|For Immediate Release
January 10th, 2002
|Contact:||DDA Michael Lubinski
HUNTINGTON BEACH COUNCILMAN DAVID GAROFALO TO PLEAD GUILTY TO 16 CRIMINAL VIOLATIONS
SANTA ANA — Conflict of interest criminal charges were filed today against Huntington Beach councilman and former mayor David Garofalo. The defendant is also the publisher of the Huntington Beach Visitors Guide, the Chamber of Commerce Business Directory and two local newspapers.
Garofalo (DOB 7-15-45), of Huntington Beach, is expected to enter a guilty plea today and be sentenced on all counts at 1:30 p.m. in Dept. C-5 of the Central Justice Center.
The complaint charges Garofalo with a felony violation of Government Code Section 1090. The felony count alleges that he voted in favor of a funding contract between the Huntington Beach Visitors Bureau and the City of Huntington Beach in September 1999. This was at the same time that Garofalo had a business relationship with the Visitors Bureau.
Additionally, he has been charged with 15 misdemeanor violations of Government Code Section 87100, alleging conflicts for voting on governmental decisions regarding businesses that advertised in his publications. It was illegal for Garofalo to vote on matters pertaining to his advertisers because he had a personal financial interest with each of the advertisers.
Garofalo is also expected to enter into a stipulation and order with the Fair Political Practices Commission in which he will not contest allegations that he failed to accurately report sources of income on his annual Statement of Economic Interest form. Additionally, Garofalo will admit that he failed to report the receipt of gifts as it relates to placement on a special list allowing him to buy a house in Huntington Beach that was later sold to a friend.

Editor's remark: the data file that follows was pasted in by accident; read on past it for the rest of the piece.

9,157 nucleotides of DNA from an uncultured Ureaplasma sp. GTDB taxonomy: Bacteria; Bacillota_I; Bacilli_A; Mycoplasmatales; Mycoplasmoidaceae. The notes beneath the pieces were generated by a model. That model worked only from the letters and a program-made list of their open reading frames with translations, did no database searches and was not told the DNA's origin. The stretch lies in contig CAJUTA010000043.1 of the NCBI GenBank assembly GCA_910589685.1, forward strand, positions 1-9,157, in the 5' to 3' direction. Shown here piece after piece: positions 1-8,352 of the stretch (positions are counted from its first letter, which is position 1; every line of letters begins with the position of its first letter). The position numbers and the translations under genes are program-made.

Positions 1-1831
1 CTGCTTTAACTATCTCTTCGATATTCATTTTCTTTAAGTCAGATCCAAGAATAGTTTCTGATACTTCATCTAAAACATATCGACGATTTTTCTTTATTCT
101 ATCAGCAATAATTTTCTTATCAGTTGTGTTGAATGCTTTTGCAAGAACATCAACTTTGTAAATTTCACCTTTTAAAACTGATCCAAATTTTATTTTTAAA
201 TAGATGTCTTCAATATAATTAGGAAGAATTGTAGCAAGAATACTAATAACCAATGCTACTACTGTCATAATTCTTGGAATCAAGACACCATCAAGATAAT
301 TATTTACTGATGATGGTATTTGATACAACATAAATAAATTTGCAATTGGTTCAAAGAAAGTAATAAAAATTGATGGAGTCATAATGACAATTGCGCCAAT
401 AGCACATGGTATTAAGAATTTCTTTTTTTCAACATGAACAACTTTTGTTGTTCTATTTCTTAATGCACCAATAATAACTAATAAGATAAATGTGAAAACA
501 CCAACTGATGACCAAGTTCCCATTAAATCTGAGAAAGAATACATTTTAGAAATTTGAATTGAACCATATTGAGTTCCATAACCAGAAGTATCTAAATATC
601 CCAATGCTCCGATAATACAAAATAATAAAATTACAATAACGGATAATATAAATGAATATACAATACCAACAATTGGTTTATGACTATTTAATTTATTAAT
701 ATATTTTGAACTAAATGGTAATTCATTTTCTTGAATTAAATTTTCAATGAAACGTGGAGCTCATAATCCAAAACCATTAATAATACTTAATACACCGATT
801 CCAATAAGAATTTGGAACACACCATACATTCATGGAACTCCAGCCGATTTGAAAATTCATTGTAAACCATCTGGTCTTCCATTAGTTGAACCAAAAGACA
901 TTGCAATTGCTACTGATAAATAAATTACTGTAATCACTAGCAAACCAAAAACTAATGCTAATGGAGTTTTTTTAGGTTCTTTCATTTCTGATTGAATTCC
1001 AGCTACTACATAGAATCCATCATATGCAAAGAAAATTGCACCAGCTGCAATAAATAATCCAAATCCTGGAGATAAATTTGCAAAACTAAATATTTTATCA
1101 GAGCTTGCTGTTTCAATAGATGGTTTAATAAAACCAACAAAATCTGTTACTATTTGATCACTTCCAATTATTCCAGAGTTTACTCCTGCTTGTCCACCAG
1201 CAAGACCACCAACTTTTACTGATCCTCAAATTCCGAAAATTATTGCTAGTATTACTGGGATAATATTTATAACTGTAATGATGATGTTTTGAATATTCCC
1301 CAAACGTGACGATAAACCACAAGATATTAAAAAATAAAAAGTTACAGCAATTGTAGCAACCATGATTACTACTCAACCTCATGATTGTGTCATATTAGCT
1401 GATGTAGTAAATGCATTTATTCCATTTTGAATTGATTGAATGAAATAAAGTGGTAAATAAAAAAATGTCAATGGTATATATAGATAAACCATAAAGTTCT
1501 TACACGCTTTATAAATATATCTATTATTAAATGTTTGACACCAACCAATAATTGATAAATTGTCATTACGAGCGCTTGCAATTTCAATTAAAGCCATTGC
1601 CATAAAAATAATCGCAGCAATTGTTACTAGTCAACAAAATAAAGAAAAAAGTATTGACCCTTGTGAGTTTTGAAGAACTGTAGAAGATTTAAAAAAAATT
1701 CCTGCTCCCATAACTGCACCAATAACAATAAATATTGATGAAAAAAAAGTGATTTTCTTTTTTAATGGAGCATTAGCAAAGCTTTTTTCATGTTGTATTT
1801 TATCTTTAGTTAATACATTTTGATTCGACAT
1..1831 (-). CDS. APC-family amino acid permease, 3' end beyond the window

Garofalo was elected to the City Council in 1994 and re-elected in 1998. In 2000, he served a one-year term as mayor.
In August 2000, the Orange County District Attorney’s Office and the Fair Political Practices Commission (FPPC) started an investigation into allegations that Garofalo was voting on matters in which he had a conflict. The criminal investigation initially focused on businesses advertising in his publications. It was found that Garofalo had cast numerous votes involving advertisers on issues such as zoning changes, improvement projects, leases, and building projects.
The criminal investigation was expanded as different types of voting conflicts were discovered. DA investigators also questioned the sale of Garofalo’s publishing interests that allegedly took place in January 1998. In April 2001, DA investigators searched Garofalo’s home, cars, business offices and numerous bank accounts. Approximately 70 people were interviewed and thousands of documents have been obtained. The criminal charges are as follows:
FUNDING THE VISITORS BUREAU